- If you could buy the painting on the right or all three/ five/ ten paintings on the right (to hang in your house/ gallery/ as an investment), which would you choose?
- Together agree on how to hang these images on a gallery wall
- What theme do all these images have in common?
- Divide these images into two/ three/ at least three groups, agreeing on any system of dividing them that you like
- All these images were used to advertise the same product/ brand/ place. Which do you think it was?
- Why do you think all the artists/ brand managers chose this colour for all these different images?
- How would you describe the differences in how the two artists/ photographers have approached the same/ a similar scene? Why do you think they have done so?
- Which photo would you choose as press photograph of the year for this year/ last year/ ten years ago?
- What kind of magazine would you expect each image to be on the front of?
- Try to agree to swap your picture with someone else’s
- Which picture would you give an art/ photojournalism/ advertising prize to? What criteria are important for the winner of such a competition?
Looks great, and interesting comments too. What is your experience teaching “English for Artists”?
Alex Case says:
Thanks for your kind words Navzee. For you, can I also suggest my English for Artists page?
This is an amazing idea..I haven’t worked with it so far but Im sure it would work in my classes because Im teaching English to Fashion Designers and artists.
Alex Case says:
Good points, Alice. Your activity is a good way of adding real communication to description of a simple image, which is difficult to do. Picture Dictation, which I have an article in Modern English Teacher about in the new year, is another good example. As you say, discussion questions like these can demand some imagination or willingness to give opinions you are not sure about (or some language to express that you can’t imagine or don’t have an opinion in interesting ways). This is perhaps partly because one of the books I was influenced by has as an aim to make students “visually literate”. You’ll therefore need to gauge which questions might produce complete silence from your students and then prepare them very carefully or just choose other questions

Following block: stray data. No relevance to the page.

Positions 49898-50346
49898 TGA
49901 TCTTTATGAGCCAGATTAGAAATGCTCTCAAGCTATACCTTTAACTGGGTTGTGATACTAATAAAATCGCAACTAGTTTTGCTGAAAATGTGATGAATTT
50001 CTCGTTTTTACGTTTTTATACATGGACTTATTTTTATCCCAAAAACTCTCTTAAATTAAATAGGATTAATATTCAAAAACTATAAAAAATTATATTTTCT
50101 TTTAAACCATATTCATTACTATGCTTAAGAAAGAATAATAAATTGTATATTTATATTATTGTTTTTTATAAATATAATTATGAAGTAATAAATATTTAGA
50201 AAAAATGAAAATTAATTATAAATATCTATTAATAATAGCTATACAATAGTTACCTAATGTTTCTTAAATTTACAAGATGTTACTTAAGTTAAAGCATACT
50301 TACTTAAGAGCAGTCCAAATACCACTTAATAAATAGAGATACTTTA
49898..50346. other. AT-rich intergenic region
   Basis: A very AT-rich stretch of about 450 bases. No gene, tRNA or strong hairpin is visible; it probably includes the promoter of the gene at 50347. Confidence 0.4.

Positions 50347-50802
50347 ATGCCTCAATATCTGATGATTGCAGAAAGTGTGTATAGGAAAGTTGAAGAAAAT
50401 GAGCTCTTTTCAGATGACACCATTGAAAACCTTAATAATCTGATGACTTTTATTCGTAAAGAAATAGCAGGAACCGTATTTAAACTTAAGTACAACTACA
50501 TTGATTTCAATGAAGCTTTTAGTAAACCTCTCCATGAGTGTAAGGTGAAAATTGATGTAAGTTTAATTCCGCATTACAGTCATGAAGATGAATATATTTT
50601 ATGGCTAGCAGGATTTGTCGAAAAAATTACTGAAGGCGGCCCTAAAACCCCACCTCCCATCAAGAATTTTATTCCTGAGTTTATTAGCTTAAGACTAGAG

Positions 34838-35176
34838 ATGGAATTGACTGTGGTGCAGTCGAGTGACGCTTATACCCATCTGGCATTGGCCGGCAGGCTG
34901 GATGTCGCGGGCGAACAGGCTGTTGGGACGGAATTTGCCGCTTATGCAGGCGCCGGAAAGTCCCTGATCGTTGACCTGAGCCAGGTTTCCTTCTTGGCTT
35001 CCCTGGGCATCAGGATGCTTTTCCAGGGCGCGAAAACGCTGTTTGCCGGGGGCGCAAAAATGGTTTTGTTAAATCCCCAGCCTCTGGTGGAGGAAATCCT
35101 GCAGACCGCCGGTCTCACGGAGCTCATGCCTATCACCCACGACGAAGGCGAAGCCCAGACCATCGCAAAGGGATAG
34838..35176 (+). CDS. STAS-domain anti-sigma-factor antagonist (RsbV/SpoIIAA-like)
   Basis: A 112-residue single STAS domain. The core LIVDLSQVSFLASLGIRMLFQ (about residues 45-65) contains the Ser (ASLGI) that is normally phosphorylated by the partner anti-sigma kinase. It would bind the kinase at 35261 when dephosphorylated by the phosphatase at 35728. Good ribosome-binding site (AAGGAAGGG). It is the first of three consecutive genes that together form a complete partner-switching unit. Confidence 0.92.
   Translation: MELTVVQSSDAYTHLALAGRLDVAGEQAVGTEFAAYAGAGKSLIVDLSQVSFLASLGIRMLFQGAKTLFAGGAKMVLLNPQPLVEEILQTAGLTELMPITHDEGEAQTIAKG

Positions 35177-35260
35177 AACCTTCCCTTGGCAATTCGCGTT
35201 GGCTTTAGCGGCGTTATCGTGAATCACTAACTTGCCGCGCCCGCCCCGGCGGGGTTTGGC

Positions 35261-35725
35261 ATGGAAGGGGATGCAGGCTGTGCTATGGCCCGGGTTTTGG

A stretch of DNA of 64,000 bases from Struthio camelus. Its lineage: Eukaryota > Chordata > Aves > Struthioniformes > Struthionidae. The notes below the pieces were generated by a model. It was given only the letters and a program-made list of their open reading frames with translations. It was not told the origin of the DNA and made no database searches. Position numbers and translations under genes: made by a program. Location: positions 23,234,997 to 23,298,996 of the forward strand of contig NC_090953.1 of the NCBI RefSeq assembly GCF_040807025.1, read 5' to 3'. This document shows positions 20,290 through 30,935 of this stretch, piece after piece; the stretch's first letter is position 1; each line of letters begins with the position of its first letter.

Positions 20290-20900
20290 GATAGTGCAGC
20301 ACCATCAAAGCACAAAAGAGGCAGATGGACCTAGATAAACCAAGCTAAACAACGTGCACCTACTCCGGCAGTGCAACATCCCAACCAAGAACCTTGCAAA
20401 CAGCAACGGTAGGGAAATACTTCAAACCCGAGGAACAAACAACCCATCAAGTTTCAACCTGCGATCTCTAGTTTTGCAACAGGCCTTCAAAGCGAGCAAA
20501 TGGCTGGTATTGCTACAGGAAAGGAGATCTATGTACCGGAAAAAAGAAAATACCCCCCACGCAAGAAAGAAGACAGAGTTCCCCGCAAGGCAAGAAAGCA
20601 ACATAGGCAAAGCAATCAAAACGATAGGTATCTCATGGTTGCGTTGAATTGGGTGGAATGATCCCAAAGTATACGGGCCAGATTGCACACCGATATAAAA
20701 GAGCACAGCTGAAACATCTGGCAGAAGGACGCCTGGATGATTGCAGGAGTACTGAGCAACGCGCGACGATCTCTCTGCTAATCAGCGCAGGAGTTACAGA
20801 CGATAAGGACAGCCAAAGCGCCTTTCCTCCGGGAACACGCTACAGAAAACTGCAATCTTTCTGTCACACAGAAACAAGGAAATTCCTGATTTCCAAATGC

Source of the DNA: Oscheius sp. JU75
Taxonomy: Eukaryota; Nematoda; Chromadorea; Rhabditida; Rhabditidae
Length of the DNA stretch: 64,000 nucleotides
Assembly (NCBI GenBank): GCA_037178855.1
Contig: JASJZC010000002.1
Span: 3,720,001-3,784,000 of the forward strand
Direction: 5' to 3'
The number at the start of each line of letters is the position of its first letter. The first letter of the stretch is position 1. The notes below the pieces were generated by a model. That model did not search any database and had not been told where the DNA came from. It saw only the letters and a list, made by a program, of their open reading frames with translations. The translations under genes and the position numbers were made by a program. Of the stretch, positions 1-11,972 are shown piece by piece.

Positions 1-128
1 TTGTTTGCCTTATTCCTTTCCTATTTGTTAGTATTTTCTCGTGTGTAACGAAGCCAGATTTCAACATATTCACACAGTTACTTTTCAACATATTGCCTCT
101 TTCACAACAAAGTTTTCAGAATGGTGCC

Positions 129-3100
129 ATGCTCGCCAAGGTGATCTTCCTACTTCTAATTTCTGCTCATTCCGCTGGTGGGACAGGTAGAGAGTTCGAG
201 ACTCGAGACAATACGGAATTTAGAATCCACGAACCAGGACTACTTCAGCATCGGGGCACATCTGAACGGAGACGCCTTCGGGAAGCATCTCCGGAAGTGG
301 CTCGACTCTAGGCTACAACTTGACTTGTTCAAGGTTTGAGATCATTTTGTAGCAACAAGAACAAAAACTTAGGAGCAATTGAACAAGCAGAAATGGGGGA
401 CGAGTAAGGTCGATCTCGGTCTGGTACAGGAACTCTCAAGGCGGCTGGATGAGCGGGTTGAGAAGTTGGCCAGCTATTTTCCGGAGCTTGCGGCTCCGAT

Alice M says:
This is quite interesting, but somehow I find the questions too constraining, and paradoxically, sometimes too much appealing to the students’ imagination. Sometimes they are at a loss and don’t imagine anything faced with an image! I like the idea of working with several images. Some comparative work can then be done, using the comparative structures, providing the students give a reason of their choices. Sometimes I flicker a picture very quickly in front of the students and then ask them what they saw. They aren’t allowed to say “nothing” : you would be surprised about the answers !